• Joseph E. • Aleema F. • Mira G. • Emily H. • Peter H. • Shayna I. • Alexis J. • Samuel K. • Sheen K. • Dani M. • Sam M. • Malini N. • Grace N. • Taylor P. • Peri P. • Alexandra P. • Teagan P. • Haritha R. • Tanner R. • Myra S. • Kayla S. • Julius S. • Justin T. • Raatib T. • Beau T. • Christopher T. • Eshaan V. • John Y. • Richard Z. • Tal Z. Class of 2018 • Chowdhury A. • Shahzaib A. • Celia A.
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Sivan B. Cole B. Brian C. Stefan C. Adam C. Emily E. Benjamin G. Scarlett G. Lindsay H. Ellen H. Kevin I. Sarah J. Veronica J. Alexandra K. Ashley L. Zoe L. Silvia L. Frederick M. Ahmed N. Jeffrey N. Joshua O. Korinne O. Lauren O. Ronnie O. Kathleen O. Sahil P. Garrison R. Samantha S. Rachel S. Brooke S. Talia S. Robert S. Olivia W. Eric W. Blake W.
Theatre in the Community by E’Dawn Severance-Burris, Upper School Theatre Teacher
Theatre is about spreading an energy; we aim to bottle up a feeling and share it with our audiences. In turn, we feed off of the energy of our audiences, allowing their reactions to inform how we emote onstage. Yet, as the scope of our audiences broadened in 2016 with the creation of “For Skits and Giggles,” the energies and thereby the meaning of our performances shifted. With “For Skits and Giggles,” the Meadows theatre crew has brightened spirits (and induced giggles) at children’s hospitals, nursing homes, and preschools around the Las Vegas community. We love performing,—it’s what we do!—but spreading the intrinsic brightness of theatre beyond the cozy confines of our blue fences has been engaging and enlightening in unfamiliar ways. The tangible joy radiating from various audiences—whether it be hospitalized children as we perform a skit from Charlie Brown, or a crowd of eighty-yearolds as they nostalgically belt out Frank Sinatra’s “New York, New York” with one of our Meadows freshmen—is a testament to the power of theatre and collaboration in enlivening our Las Vegas community.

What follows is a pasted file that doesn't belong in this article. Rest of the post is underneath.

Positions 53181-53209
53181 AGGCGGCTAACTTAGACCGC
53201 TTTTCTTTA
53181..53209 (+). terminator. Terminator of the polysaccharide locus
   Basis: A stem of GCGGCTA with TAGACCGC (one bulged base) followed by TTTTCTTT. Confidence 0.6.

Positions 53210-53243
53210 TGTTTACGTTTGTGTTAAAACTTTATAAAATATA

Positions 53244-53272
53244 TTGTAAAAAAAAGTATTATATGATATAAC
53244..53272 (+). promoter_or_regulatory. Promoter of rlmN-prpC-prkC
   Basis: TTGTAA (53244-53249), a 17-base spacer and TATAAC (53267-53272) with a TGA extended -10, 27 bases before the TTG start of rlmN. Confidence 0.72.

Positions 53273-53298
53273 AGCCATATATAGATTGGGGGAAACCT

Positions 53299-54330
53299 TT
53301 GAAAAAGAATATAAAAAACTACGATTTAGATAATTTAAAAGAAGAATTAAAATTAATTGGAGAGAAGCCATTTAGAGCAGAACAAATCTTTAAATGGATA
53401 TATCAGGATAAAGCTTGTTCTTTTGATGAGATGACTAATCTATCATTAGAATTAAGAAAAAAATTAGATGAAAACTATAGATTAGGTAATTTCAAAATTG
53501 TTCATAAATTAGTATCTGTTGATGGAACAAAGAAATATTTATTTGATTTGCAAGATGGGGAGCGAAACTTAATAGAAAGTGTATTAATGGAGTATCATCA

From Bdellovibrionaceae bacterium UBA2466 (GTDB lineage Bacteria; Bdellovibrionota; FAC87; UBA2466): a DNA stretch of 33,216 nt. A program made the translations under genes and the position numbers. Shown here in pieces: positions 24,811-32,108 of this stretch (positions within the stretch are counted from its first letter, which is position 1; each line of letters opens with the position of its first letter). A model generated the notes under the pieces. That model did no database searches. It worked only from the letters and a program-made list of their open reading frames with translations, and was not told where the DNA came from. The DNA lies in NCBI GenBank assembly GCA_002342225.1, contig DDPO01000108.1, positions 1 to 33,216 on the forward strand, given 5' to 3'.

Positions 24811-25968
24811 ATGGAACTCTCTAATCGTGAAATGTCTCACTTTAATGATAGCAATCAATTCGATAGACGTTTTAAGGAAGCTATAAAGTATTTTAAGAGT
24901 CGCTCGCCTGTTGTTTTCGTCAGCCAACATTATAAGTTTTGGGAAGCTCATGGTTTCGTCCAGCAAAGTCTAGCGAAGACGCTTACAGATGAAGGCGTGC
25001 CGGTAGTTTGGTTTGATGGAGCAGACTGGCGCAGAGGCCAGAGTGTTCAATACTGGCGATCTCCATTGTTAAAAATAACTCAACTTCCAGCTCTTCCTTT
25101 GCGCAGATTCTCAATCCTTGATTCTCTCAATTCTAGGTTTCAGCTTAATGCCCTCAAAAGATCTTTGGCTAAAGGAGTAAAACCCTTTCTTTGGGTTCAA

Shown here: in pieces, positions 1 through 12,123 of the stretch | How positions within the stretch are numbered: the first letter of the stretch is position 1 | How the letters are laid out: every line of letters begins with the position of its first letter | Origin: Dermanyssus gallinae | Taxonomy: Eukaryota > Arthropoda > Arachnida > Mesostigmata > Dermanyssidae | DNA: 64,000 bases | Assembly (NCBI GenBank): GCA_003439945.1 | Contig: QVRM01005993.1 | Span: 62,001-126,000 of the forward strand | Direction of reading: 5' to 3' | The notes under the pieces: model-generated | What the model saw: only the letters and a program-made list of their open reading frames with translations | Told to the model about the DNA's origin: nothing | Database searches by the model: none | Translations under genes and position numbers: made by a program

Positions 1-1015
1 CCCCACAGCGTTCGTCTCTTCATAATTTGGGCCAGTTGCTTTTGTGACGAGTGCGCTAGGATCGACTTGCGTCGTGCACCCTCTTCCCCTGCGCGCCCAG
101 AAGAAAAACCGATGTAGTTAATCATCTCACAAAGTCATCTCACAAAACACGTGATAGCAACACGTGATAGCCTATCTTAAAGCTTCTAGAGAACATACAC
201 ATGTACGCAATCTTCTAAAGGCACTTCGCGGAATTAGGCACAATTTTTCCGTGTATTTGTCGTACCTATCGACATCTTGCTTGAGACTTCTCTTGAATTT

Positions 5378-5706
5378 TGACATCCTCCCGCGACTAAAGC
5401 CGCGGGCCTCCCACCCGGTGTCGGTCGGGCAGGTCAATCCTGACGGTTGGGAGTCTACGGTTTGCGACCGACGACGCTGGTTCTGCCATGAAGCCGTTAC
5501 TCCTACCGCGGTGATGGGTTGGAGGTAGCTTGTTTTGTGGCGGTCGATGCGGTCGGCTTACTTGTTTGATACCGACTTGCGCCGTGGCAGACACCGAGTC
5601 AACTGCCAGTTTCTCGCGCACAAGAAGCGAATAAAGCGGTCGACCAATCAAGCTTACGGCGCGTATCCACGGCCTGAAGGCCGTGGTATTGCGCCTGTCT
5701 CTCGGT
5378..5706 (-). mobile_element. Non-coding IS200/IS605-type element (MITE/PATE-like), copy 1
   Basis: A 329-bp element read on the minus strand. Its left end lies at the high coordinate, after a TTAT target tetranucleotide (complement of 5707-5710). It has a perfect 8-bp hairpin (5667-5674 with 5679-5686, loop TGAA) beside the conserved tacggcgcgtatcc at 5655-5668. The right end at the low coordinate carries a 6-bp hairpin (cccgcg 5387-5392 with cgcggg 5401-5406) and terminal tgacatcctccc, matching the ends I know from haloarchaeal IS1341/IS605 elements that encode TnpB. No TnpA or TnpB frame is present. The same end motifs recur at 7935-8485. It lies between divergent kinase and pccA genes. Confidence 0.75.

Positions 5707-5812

bring basic acting instruction to children around the Las Vegas community who wouldn’t receive it otherwise; amongst other things, Meadows has taught us that with active and deliberate service, one’s work is never done. Having lived this Meadows message and made an impact on the lives of others through “For Skits and Giggles,” we are empowered to march as proud and motivated volunteers into not only the Las Vegas community, but the communities we will join as college students and citizens of the world.
“For Skits and Giggles” continues to expand as we strive to
Debate Tournament Updates by Tim Alderete, Speech and Debate Teacher